Thank you to all the We Love Soaps readers that posted questions for the Divine Claire Labine to answer. We did not have time to respond to all of them, but she did generously answer a great amount. Please enjoy this follow up series of questions which will hopefully entertain and educate us all about this brilliant woman, as well as the history of daytime television.
Michael asks: Do you know or ever talk with Harding Lemay?
Claire Labine: Oh, yes. Many times. I’m very fond of him. He is an old soldier, and he knows what it’s all about. He’s very good at handling the network, and he’s very generous to writers. I like Pete a lot.
Michael asks: Did you watch ANOTHER WORLD when he wrote for it in the 1970’s?
Claire Labine: No, I didn’t watch anything. The only soap I ever watched outside of the ones we were writing was LOVE OF LIFE. [I watched] in the 15 minute era, and then when in went to half an hour. That was ages ago, when my babies were little. When you’re writing the soaps, you don’t have time to watch the other shows. I never got in the habit. I also didn’t want to be influenced by story, I didn’t want to get somebody else’s story in my head unconsciously. I just stayed away from other shows.
Michael asks: What about Douglas Marland?
Claire Labine: You’ve picked two of my favorite people. I was fond of Doug. His death was a great loss to the serial community. He had an enormously wonderful sense of humor and I always enjoyed him. We didn’t see a lot of each other, but whenever we did it was extremely pleasant. And no, I didn’t watch his things either. I just didn’t watch soaps.
Jennifer asks: What writers have influenced your work?
Claire Labine: Besides Aeschylus? I’m very fond of the Greeks. Sophocles, Euripides, and Aeschylus are my all time favorites. There isn’t much that we write about in daytime that the Greeks didn’t write about first. Their insights into human nature and Psychology are mind boggling. I love all that. And probably Tennessee Williams, in terms of loving his style, loving the people he wrote about, and loving his language. When he was on, his grasp of the dramatic form was mind boggling. Then Eugene O’ Neill. He wrote God awful dialogue but his plays were amazing. And Thornton Wilder in "Our Town" remains one of the most moving theater pieces ever written.
Jeleasure asks: What about writing novels based on the projects she would have written for television? She is a wonderful writer and would love to read her words if I can not see and hear them.
Claire Labine: Yes, I have. And I’ve been too lazy to do it. Tell her I said thank you very much. That may goad me to sit down and do it. I have two things that would be quite appropriate for a novel. Other people have urged me to do it. Maybe I should. I have a play I have to finish first. And I’m working on a book for a musical with a collaborator. After that, that would be a lovely thing to so. What else?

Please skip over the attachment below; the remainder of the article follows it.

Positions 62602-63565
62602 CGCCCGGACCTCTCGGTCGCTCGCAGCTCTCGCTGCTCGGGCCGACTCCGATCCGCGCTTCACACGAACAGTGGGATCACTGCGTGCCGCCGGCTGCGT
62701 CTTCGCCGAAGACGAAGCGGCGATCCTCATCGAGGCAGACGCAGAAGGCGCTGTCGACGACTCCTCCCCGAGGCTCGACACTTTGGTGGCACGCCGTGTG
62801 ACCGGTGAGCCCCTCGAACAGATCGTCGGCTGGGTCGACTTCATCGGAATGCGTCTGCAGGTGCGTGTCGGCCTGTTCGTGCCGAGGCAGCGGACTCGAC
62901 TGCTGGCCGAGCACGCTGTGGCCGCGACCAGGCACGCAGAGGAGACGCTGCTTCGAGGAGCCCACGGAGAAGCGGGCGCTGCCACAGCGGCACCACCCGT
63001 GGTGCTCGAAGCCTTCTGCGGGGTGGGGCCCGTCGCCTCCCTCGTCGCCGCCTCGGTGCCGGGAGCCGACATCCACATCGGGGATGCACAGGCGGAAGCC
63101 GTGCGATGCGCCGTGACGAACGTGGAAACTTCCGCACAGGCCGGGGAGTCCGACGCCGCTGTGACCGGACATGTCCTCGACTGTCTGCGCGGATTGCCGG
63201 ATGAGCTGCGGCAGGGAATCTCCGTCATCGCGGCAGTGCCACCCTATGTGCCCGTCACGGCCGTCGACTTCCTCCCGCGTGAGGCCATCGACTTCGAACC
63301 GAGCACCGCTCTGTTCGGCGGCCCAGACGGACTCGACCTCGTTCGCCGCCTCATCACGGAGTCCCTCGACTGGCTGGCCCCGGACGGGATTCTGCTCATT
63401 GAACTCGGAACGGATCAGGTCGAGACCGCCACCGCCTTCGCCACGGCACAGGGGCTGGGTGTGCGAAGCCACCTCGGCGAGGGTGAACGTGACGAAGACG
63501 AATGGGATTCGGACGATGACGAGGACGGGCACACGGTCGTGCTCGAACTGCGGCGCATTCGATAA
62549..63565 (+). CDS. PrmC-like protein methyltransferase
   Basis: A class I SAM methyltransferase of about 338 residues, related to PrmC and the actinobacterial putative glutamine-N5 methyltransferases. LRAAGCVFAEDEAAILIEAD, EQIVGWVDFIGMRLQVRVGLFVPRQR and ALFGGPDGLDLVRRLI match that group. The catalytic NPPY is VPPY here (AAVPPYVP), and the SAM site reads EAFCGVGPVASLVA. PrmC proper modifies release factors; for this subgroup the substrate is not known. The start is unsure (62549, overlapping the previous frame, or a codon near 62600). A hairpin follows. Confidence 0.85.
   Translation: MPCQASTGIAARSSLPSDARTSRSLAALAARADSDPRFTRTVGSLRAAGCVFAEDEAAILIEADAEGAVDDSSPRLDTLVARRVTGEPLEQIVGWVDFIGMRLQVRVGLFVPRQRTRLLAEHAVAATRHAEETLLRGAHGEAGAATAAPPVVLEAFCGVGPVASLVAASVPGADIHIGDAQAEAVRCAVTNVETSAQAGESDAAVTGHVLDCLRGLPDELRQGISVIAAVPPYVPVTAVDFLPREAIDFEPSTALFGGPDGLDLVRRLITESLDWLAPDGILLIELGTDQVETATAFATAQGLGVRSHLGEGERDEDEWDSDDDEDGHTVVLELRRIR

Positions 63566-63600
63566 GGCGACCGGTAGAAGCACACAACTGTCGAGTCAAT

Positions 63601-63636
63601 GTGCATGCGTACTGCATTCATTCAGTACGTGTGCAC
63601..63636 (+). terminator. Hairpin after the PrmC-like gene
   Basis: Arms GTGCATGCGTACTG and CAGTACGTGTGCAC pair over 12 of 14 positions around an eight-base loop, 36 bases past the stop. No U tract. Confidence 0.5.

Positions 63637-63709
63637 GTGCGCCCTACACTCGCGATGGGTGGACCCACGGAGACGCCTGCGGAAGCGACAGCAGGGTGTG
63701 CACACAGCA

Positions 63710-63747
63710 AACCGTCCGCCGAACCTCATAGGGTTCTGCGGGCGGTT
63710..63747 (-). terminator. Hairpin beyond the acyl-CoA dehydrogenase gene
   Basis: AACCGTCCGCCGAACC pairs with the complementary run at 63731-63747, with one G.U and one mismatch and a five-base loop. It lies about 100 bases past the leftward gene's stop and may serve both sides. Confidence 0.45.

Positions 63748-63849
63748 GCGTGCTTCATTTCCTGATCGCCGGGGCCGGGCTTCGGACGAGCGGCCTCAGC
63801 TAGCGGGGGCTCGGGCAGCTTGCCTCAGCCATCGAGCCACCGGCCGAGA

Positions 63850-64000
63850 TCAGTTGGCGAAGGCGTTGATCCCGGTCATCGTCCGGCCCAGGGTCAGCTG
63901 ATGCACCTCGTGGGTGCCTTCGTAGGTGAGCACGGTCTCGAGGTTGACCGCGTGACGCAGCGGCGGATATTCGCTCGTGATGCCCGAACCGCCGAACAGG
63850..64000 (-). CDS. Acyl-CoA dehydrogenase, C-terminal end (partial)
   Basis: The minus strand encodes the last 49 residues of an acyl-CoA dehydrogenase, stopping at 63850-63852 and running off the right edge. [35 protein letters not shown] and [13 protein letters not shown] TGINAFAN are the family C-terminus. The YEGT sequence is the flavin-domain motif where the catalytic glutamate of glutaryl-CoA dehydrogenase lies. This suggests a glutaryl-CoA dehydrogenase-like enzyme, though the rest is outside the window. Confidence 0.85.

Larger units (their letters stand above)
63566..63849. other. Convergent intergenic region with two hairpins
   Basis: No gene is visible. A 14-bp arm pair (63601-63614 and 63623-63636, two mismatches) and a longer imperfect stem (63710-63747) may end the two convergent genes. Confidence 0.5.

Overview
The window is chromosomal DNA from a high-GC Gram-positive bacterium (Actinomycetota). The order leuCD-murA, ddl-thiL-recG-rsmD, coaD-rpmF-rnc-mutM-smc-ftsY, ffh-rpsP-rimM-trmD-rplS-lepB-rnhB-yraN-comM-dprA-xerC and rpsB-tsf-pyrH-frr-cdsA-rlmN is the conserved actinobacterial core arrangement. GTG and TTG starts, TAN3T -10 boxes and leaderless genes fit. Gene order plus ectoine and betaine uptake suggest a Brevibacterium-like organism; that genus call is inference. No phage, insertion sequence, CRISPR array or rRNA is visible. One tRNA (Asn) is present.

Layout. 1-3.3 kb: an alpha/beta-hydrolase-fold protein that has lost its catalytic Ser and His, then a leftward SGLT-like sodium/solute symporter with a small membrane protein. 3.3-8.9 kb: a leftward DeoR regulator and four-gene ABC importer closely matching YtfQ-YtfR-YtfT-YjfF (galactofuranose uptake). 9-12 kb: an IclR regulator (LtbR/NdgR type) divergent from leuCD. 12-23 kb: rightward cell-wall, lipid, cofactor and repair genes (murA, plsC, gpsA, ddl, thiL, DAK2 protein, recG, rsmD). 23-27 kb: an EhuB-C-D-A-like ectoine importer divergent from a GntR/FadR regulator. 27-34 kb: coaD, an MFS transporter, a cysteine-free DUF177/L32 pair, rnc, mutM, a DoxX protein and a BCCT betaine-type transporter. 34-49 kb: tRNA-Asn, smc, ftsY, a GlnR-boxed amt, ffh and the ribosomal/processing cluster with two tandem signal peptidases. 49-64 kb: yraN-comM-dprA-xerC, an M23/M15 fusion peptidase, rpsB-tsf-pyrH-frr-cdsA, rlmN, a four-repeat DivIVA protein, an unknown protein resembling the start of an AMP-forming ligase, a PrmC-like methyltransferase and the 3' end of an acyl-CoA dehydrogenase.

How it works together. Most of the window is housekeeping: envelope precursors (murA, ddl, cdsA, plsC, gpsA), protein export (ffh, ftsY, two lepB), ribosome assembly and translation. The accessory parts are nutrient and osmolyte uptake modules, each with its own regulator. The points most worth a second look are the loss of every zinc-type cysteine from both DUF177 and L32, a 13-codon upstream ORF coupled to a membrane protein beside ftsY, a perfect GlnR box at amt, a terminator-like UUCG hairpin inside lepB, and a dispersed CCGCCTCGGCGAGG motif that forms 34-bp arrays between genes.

James asks: Is it true that writers get a bonus and residuals for creating new characters on the soaps? And do those residuals for character creation continue as long as the character remains on the canvas, even if the writer has left the show?
Claire Labine: Well, let’s put it this way. I created a number of characters on shows, but I have never gotten a residual based on that my whole life. It may be done. Maybe my agents were asleep at the switch. But I have never participated in that, and I created a number of characters. I don’t know. You’d have to go the Guild on that one.
Hunger asks: Were you ever offered the chance to write for ATWT instead of GL? If so, what would you have done?
Claire Labine: Yes. It was a very generous and lovely offer. Except Matt and I were trying to get HEART & SOUL [aka Union Place] on the air. I had to turn it down because we were in the middle of that development. I said to Proctor & Gamble, “I am gratified by this offer, but if I have any chance at all...” I didn’t think there was much chance but I thought it was worth a go to do our own show. And they were very lovely about it. That was several years before the GUIDING LIGHT gig.
We Love Soaps: What time frame was that?
Claire Labine: After GENERAL HOSPITAL, and before ONE LIFE TO LIVE.
Justin asks: With all the changes taking place at ALL MY CHILDREN, have you been approached to write for the show?
Claire Labine: No.
We Love Soaps: Would you consider it if you were approached?
Claire Labine: I don’t know. I think it’s a moot point. I don’t think I’d have the opportunity to consider it.
Antonio asks: Was their ever a character on any of the soaps you have written on that you couldn't stand but the network wouldn't let you write them out?
Claire Labine: Yes, but I’m not going to say who they are. [Laughs] That’s a good question, and I’m so tempted to answer it!
We Love Soaps: What prevents you from answering it?
Claire Labine: I don’t want to be mean to an actor. There’s no point. There’s enough negativity in this world without adding to it.
EDITOR'S NOTE: Press here to read Claire Labine Answers YOUR Questions Part Two. She will give answers about soaps leaving New York, the soap she wanted to develop after RYAN’S HOPE, and how she inadvertently played a significant role in the development of THE BOLD AND THE BEAUTIFUL.
Damon L. Jacobs is a Marriage Family Therapist practicing in New York City, and the author of "Absolutely Should-less: The Secret to Living the Stress-Free Life You Deserve". He is blogging about surviving the holidays at www.shouldless.com.
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